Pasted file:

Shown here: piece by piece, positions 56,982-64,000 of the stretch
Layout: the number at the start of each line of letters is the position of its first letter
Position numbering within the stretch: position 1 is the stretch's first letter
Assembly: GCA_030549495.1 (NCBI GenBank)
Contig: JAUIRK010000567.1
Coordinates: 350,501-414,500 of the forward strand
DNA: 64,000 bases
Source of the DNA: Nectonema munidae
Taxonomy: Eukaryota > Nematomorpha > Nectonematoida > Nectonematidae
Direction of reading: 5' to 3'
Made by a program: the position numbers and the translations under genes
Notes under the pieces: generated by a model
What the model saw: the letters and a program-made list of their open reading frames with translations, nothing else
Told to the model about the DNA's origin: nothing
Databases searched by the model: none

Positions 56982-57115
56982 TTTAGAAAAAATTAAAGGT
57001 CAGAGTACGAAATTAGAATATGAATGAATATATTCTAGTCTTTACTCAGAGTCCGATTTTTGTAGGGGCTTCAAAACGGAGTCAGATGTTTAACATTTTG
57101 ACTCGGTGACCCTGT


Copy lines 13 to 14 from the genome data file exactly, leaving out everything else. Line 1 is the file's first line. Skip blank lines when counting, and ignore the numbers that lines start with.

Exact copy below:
What the model saw: the letters and a program-made list of their open reading frames with translations, nothing else
Told to the model about the DNA's origin: nothing